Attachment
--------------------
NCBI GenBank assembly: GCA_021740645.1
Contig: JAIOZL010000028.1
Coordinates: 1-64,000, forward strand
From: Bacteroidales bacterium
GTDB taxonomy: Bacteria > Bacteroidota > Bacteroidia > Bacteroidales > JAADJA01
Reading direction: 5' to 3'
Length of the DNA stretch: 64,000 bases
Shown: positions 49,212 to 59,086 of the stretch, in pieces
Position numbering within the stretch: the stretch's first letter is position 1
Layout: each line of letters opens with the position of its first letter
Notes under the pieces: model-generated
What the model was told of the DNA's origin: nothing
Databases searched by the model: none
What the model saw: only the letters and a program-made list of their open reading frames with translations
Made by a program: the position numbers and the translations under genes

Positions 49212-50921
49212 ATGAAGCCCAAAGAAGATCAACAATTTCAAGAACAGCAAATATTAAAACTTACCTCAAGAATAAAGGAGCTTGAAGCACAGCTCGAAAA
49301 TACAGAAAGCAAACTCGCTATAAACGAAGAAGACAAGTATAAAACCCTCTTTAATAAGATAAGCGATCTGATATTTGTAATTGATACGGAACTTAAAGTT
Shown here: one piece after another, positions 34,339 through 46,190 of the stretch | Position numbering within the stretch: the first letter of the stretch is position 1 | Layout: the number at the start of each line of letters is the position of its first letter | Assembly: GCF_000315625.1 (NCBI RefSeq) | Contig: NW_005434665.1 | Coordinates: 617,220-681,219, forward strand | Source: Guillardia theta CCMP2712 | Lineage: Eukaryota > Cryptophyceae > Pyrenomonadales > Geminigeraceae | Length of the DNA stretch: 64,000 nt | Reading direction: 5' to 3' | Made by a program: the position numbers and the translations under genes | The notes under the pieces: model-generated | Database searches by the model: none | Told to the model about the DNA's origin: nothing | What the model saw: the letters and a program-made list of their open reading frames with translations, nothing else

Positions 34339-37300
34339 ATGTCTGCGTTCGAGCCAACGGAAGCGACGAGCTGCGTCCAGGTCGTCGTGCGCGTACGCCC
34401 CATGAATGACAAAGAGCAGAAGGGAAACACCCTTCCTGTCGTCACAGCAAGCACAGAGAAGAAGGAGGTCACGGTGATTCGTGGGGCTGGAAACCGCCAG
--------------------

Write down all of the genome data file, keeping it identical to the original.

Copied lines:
NCBI GenBank assembly: GCA_021740645.1
Contig: JAIOZL010000028.1
Coordinates: 1-64,000, forward strand
From: Bacteroidales bacterium
GTDB taxonomy: Bacteria > Bacteroidota > Bacteroidia > Bacteroidales > JAADJA01
Reading direction: 5' to 3'
Length of the DNA stretch: 64,000 bases
Shown: positions 49,212 to 59,086 of the stretch, in pieces
Position numbering within the stretch: the stretch's first letter is position 1
Layout: each line of letters opens with the position of its first letter
Notes under the pieces: model-generated
What the model was told of the DNA's origin: nothing
Databases searched by the model: none
What the model saw: only the letters and a program-made list of their open reading frames with translations
Made by a program: the position numbers and the translations under genes

Positions 49212-50921
49212 ATGAAGCCCAAAGAAGATCAACAATTTCAAGAACAGCAAATATTAAAACTTACCTCAAGAATAAAGGAGCTTGAAGCACAGCTCGAAAA
49301 TACAGAAAGCAAACTCGCTATAAACGAAGAAGACAAGTATAAAACCCTCTTTAATAAGATAAGCGATCTGATATTTGTAATTGATACGGAACTTAAAGTT
Shown here: one piece after another, positions 34,339 through 46,190 of the stretch | Position numbering within the stretch: the first letter of the stretch is position 1 | Layout: the number at the start of each line of letters is the position of its first letter | Assembly: GCF_000315625.1 (NCBI RefSeq) | Contig: NW_005434665.1 | Coordinates: 617,220-681,219, forward strand | Source: Guillardia theta CCMP2712 | Lineage: Eukaryota > Cryptophyceae > Pyrenomonadales > Geminigeraceae | Length of the DNA stretch: 64,000 nt | Reading direction: 5' to 3' | Made by a program: the position numbers and the translations under genes | The notes under the pieces: model-generated | Database searches by the model: none | Told to the model about the DNA's origin: nothing | What the model saw: the letters and a program-made list of their open reading frames with translations, nothing else

Positions 34339-37300
34339 ATGTCTGCGTTCGAGCCAACGGAAGCGACGAGCTGCGTCCAGGTCGTCGTGCGCGTACGCCC
34401 CATGAATGACAAAGAGCAGAAGGGAAACACCCTTCCTGTCGTCACAGCAAGCACAGAGAAGAAGGAGGTCACGGTGATTCGTGGGGCTGGAAACCGCCAG